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    The critical role NGOs play in South Africa

    Social Development Minister Lindiwe Zulu has applauded the NGO sector which is at the forefront of implementing programmes that uphold human rights and giving a voice to the most vulnerable in society.
    Image source: CDC from
    Image source: CDC from Pexels

    This comes as South Africa marks World Non-Governmental Organisations (NGO) Day, which is celebrated annually by the United Nations and international development organisations across the globe on 27 February.

    The day recognises and honours the fundamental contribution of NGOs and civil society organisations as crucial actors of change and their commitment to social justice and building a humane and inclusive society.

    “On World NGO Day, I thank all local NGOs as key partners of government in initiating and implementing programmes in local communities that ensure no one is left behind.

    “The Covid-19 pandemic provided a classic example of the critical role of the sector and also demonstrated what and how much we can achieve when we work together,” Zulu said.

    Minister Zulu highlighted that early this month, President Cyril Ramaphosa declared a national state of disaster due to heavy rainfall and devastating floods that have affected seven provinces in the country.

    She said the NGO sector has and continues to be in the forefront of the national rapid response, recovery and rebuilding efforts.

    “It is for this reason that our government will continue to support this sector through the creation of an enabling legislative environment for it to flourish and contribute to our national development," Minister Zulu said.

    The Minister said South Africa has a large and vibrant civil society.

    Registered NGOs

    As of 23 February, 270,313 NGOs were registered with the NPO Directorate in the Department of Social Development, up from 221,000 registered organisations in October 2019.

    As of March 2021, nearly 25,700 public benefit organisations (PBOs) were listed on the South African Revenue Service (Sars) website, representing an increase of just over 1,500 organisations since March 2020.

    The sector employs almost one million people, according to the 2020 Trialogue Business Handbook.

    Between 2019/2020-2022/2023 financial years, a total of 69,484 NGOs across the country were funded by the Department of Social Development to the tune of R7bn.

    In recognition of the important role of the NGO sector, the department hosted the Presidential Sector Summit in 2022, which culminated in the signing of the Social Sector Framework Agreement.

    The agreement sets the basis for a strong state-civil society partnership to tackle the triple challenges of poverty, inequality, and unemployment, and fight the pandemic of gender-based violence and gender inequality, among others.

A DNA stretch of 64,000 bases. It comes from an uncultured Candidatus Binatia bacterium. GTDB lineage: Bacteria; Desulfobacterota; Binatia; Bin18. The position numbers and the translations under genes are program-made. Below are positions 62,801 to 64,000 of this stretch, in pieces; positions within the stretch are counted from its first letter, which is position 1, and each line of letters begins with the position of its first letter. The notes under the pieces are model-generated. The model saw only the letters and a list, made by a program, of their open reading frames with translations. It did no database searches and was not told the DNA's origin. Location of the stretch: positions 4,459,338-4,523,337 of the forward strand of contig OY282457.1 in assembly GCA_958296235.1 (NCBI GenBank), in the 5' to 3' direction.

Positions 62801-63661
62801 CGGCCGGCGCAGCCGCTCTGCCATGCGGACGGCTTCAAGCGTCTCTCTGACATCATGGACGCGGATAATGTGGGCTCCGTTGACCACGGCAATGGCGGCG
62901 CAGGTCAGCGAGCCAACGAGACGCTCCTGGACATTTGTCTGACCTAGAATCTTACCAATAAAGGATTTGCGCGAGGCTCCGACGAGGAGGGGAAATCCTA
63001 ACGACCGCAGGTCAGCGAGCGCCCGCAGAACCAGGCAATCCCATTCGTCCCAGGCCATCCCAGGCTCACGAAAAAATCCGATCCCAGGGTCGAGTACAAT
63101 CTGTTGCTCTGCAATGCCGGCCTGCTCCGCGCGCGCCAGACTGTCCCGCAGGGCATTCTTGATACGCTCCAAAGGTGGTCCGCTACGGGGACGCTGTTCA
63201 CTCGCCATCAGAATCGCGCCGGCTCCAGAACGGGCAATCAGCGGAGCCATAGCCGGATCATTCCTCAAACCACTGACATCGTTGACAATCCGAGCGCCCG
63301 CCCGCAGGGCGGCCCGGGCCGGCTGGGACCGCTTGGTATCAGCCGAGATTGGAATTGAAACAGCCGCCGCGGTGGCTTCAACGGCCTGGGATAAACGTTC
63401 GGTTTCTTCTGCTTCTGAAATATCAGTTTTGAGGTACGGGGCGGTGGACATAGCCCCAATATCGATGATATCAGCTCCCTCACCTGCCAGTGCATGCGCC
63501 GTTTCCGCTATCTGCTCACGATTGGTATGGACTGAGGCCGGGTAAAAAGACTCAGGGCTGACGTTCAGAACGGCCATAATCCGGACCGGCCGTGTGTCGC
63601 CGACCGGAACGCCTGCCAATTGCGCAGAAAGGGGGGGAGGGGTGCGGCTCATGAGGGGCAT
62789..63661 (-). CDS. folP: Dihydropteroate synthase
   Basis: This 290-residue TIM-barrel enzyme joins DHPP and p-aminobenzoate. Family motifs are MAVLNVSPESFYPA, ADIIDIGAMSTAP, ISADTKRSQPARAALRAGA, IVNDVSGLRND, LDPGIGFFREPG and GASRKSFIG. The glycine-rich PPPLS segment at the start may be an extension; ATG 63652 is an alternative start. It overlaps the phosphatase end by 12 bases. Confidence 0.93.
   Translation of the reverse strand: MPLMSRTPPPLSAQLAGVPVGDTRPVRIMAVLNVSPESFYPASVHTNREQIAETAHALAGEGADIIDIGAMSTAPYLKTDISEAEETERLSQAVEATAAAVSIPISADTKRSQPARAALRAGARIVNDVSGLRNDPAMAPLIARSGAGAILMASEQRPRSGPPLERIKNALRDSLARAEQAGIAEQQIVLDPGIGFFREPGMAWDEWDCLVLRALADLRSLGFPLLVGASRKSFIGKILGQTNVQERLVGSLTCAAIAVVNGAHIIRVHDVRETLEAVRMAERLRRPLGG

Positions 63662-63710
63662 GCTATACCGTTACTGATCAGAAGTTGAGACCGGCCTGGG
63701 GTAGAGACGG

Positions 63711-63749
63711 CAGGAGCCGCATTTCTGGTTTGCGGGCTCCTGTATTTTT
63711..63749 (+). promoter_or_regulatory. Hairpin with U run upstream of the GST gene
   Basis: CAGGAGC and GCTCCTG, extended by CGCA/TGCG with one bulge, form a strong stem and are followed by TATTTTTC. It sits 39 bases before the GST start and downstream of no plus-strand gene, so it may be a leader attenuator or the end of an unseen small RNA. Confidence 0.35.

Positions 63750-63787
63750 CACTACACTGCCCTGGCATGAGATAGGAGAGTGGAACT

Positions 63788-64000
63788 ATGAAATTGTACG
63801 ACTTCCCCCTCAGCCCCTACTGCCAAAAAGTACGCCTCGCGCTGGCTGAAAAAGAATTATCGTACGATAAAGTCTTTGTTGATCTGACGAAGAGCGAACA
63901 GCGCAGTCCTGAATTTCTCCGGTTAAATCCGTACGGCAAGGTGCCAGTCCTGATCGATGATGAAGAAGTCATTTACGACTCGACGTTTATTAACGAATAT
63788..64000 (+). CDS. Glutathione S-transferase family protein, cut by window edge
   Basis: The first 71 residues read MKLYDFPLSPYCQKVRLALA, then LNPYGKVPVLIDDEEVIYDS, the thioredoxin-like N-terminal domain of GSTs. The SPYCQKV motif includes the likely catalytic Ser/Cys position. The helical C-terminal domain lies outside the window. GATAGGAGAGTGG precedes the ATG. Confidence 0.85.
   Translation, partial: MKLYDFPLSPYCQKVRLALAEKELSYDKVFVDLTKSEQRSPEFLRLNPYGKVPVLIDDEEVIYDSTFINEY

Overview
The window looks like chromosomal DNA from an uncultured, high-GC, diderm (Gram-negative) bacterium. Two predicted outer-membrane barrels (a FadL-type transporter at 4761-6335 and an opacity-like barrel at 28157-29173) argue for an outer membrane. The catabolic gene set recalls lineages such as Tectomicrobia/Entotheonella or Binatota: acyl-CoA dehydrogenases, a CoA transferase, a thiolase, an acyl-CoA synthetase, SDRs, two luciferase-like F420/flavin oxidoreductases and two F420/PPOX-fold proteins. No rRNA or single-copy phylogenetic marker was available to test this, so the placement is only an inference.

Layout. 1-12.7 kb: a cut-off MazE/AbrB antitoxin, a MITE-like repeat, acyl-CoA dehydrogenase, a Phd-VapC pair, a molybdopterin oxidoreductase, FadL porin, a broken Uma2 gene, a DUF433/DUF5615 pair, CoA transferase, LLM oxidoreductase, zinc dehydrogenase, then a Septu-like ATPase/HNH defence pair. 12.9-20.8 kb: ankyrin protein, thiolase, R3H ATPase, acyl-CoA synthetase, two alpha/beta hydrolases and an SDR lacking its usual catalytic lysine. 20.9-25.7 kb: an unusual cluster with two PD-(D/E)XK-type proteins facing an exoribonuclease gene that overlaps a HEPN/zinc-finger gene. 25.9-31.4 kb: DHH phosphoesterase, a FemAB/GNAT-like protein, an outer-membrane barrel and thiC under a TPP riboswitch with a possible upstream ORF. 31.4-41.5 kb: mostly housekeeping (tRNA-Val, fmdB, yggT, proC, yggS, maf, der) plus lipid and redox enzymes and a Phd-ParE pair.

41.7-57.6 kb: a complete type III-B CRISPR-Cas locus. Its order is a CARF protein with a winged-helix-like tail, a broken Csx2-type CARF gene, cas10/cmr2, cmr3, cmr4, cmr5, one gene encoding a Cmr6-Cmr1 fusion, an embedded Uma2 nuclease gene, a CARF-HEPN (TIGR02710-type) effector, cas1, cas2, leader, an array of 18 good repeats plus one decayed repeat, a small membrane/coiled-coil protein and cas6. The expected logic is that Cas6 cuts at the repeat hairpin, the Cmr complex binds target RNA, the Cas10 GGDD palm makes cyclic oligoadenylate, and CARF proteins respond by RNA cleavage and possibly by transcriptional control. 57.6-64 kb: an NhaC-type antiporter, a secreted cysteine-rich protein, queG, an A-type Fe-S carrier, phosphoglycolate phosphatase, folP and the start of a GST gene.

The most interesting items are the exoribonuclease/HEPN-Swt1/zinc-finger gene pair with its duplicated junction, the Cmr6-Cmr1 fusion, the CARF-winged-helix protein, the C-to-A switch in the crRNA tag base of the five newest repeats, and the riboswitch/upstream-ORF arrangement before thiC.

“At the heart of the agreement is the recognition that NGOs play a pivotal role in the realisation of the National Development Plan and the 2030 Agenda for Sustainable Development. In addition, the sector also plays an important role in skills development and creation of job opportunities, particularly for women and youth who are the hardest hit by the high levels of unemployment in South Africa,” the Minister said.

    Data from Statistics South Africa’s Quarterly Labour Force Survey for quarter 2 of 2022 indicate that 648,000 jobs were gained between the first quarter of 2022 and the second quarter of 2022. Of this number, the biggest job gains were recorded in the NGO sector which created 276,000 sustainable job opportunities.

    In South Africa, NGOs are registered in terms of the Non-Profit Organisations Act (Act No.71 of 1998).

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    NPO regulations

    Recently, the President signed and approved NPO Amendments as contained in the General Laws Amendment Act, 2022 (Act No. 22 of 2022).

    This is to ensure the new regulatory framework is responsive to the challenges faced by the NGO sector and to reflect the country’s adherence to the principles of a constitutional democracy that is underpinned by the commitments to a free, equal and open society.

    The review of the NPO Act is also motivated by the need to implement the recommendations of the Financial Action Task Force to combat money laundering and terrorism financing.

    In the same breath, the NPO Regulations in respect of amendments to the Non-Profit Organisation Act, 1997, as contained in the General Laws Amendment Act, 2022 (Act No. 22 of 2022) were gazzetted to solicit public comments.

    The closing date for submission is 21 March 2023. NPOs are encouraged to submit their comments to az.vog.dsd@nMohpM.

    Minister Zulu encouraged all NGOs to check their compliance status, update organisation details and submit their annual reports to the Department of Social Development.

    “Section 2 of the NPO Act makes provision for all registered NGOs to maintain adequate standards of governance, transparency, and public accountability through the submission of annual reports. The department has simplified the reporting process to ensure that all registered NGOs, big or small, duly comply with the Act,” Zulu said.

    To check the registration status visit http://www.npo.gov.za and under the heading “Top Tasks,” look for “Check the Status of an Organisation.” Fill in the NPO name or APP number in the space provided and click “Find”.

    Source: SAnews.gov.za

    SAnews.gov.za is a South African government news service, published by the Government Communication and Information System (GCIS). SAnews.gov.za (formerly BuaNews) was established to provide quick and easy access to articles and feature stories aimed at keeping the public informed about the implementation of government mandates.

    Go to: http://www.sanews.gov.za
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